Brett Dean introduces his new concerto for cellist Alban Gerhardt, with first performances over the coming months in Sydney, Berlin and Amsterdam.
You’ve had a number of requests to write a cello concerto over the past decade. What made the time right now?
The number of cellists that have approached me is an indication of their hunger for new repertoire, partly a result of there being fewer available concertos for the instrument. After the Viola Concerto and The Lost Art of Letter Writing for violin and orchestra, it seemed natural I’d write a Cello Concerto. And it was fitting it should be for Alban Gerhardt, as he has always been part of my ‘musical family’ – I knew his father who played in the Berlin Philharmonic and his sister Manon, also a violist, and have played chamber music with Alban for many years including recent string quintet tours.
How did the experience of playing alongside Alban Gerhardt have an effect on the writing of the concerto?
As well as admiration for him as a musician I’ve also been impressed by his whole approach to championing contemporary works. He has an amazing ability to internalise the music which goes way beyond memorising new scores – a feat in itself. I’ve seen him perform concertos by Matthias Pintscher and Unsuk Chin and he treats them with the same respect and enthusiasm as the standard repertoire of Dvorák and Elgar. When I wrote Eleven Oblique Strategies for the Feuermann cello competition in 2014, Alban agreed to test it and we discussed technical issues for the instrument. That solo cello work turned out to be an important source for the concerto, and I’ve tried to make the challenges similarly stretching but ultimately attainable.
What influence does your being a string player have on writing for the cello?
As a violist, writing for strings has always seemed like a ‘home’ rather than an ‘away’ game for me. It’s familiar ground but there are also dangers to avoid, such as knowing what will be difficult to play which could either inhibit or over-excite! And most importantly I have to be careful that any knowledge of the vast string repertoire doesn’t limit my fantasy as a composer. From a viola perspective, the cello is a much bigger instrument in all senses, not only its dimensions but also the magnificent rich sound it can produce in most registers, which creates yet also concurrently quells a certain “violist’s envy”!
Do you see the concerto as a dramatic form?
I certainly do. This is outwardly, even overtly the case in a number of my concertos, where the individual battles against the masses, for instance in my clarinet concerto Ariel’s Music, inspired by a woman’s fight to raise awareness about the AIDS epidemic, or in my trumpet concerto Dramatis Personae where the soloist acts out different heroic roles. The Cello Concerto is at the opposite extreme in that it is more concerned with collaboration than conflict, with ideas from the soloist being amplified by the orchestra. The Viola Concerto sits somewhere between, as there is no overt programme but rather what Birtwistle might describe as a ‘secret theatre’, some of which is confrontational in nature and some of it collaborative.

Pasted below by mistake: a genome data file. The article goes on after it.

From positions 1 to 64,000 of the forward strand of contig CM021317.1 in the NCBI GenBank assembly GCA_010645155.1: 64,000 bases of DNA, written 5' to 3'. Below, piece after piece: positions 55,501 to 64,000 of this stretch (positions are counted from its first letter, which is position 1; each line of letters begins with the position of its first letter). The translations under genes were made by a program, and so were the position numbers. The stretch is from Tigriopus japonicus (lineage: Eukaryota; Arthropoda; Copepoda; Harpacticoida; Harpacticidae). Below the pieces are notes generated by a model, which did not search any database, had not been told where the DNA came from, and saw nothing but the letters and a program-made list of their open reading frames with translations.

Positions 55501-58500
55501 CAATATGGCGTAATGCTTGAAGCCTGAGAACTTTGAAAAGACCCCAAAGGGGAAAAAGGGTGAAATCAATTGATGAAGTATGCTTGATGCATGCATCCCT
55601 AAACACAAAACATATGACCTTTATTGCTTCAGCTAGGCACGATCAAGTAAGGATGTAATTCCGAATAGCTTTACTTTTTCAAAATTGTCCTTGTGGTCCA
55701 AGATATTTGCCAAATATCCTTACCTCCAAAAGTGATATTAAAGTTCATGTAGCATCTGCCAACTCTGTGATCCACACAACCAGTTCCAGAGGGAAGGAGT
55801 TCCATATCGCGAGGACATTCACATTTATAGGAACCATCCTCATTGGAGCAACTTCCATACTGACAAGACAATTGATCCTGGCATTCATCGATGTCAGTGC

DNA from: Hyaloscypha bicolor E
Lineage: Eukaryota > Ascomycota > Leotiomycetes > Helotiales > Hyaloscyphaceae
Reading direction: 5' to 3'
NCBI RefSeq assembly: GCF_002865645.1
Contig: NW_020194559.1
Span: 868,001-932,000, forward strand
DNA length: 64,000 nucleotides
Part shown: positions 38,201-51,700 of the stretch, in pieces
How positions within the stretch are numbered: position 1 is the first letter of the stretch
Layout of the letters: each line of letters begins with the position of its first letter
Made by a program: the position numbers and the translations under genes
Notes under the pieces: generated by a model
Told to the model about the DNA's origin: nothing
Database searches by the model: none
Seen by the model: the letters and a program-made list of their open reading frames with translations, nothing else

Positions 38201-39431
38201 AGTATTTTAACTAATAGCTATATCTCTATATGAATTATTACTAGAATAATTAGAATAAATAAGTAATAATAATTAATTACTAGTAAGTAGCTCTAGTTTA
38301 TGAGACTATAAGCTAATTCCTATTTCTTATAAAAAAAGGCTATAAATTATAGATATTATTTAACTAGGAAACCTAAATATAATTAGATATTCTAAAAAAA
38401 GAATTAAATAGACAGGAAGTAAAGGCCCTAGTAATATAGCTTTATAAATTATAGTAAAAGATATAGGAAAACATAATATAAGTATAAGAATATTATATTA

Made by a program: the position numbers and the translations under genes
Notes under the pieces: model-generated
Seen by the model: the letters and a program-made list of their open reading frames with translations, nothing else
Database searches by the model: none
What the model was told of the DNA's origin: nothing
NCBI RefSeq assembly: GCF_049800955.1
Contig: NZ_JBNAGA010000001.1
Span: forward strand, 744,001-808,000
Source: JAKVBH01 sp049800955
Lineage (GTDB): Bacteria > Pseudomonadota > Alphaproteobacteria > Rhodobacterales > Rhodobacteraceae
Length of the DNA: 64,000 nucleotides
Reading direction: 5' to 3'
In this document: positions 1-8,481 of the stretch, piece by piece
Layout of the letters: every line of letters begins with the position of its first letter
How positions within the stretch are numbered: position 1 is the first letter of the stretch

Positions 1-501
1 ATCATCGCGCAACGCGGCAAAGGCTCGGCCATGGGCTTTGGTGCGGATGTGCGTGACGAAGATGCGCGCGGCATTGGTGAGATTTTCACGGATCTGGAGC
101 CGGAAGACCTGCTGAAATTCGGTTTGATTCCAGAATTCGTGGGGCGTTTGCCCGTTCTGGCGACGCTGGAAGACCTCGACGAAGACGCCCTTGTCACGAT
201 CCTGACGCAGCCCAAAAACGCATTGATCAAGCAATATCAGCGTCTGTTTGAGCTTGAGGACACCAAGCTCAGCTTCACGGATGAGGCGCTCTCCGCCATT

How did your early ideas for the new concerto evolve?
Some things were very clear from the start and some ideas were toyed with but ended up on the cutting room floor. I knew from the onset that this would be the purest of my concertos, focusing on the personality at the front of the orchestra, without any programmatic or spatial theatrics. In the workroom I was tempted to add a small group of choral voices to extend the orchestral palette, as I’d incorporated into the pit for my opera Hamlet. But I soon realised that, with the limitations of the real musical world, this was impractical and most importantly didn’t have a musical justification in the current piece. That’s an idea to return to in the future!
Some of your concertos are titled ‘concerto’ while others have descriptive titles. How do you decide?
Choosing the title is important and this is linked to the nature of the work itself, usually from inception. With Dramatis Personae the soloist’s theatrical role was central to the work, so it was never going to be just a Trumpet Concerto. The premise of the new work is concerned with music for music’s sake so Cello Concerto, pure and simple, seems exactly the right title.
What are the shape and soundworld of the concerto?
It’s cast in a single movement and, while there are discernible sections, it flows uninterruptedly across a 25-minute span. As a middle register instrument within the orchestral space, the cello has to be treated sensitively, with judicious care in what you can throw against it in terms of orchestral accompaniment and partnering. The scoring is pretty standard with my usual expanded percussion section including some unconventional elements. The standout addition is my first use of a Hammond organ which responds to those sections of the piece with a jazz funk flavour. It is sometimes used chordally but more often has a busy part with a dark, edgy groove. I’m intrigued to hear how it sounds at the premiere!
Interviewed by David Allenby, 2018
Cello Concerto (2018) 25’
Commissioned by Sydney Symphony, Berliner Philharmoniker, Swedish Radio Symphony Orchestra, Minnesota Orchestra, Amsterdam Cello Biennale, Muziekgebouw Aan 't IJ
Performances with Alban Gerhardt including:
22/24/25 August 2018 (world premiere)
Opera House, Sydney
Sydney Symphony Orchestra/David Robertson
4-6 October 2018 (European premiere)
Berliner Philharmoniker/Sakari Oramo
25 October 2018 (Dutch premiere)
Muziekgebouw aan ’t IJ, Amsterdam
Antwerp Symphony Orchestra/Klaus Mäkelä
(Cello Biënnale Amsterdam)
> Further information on Work: Cello Concerto
Photo: Bettina Stöß
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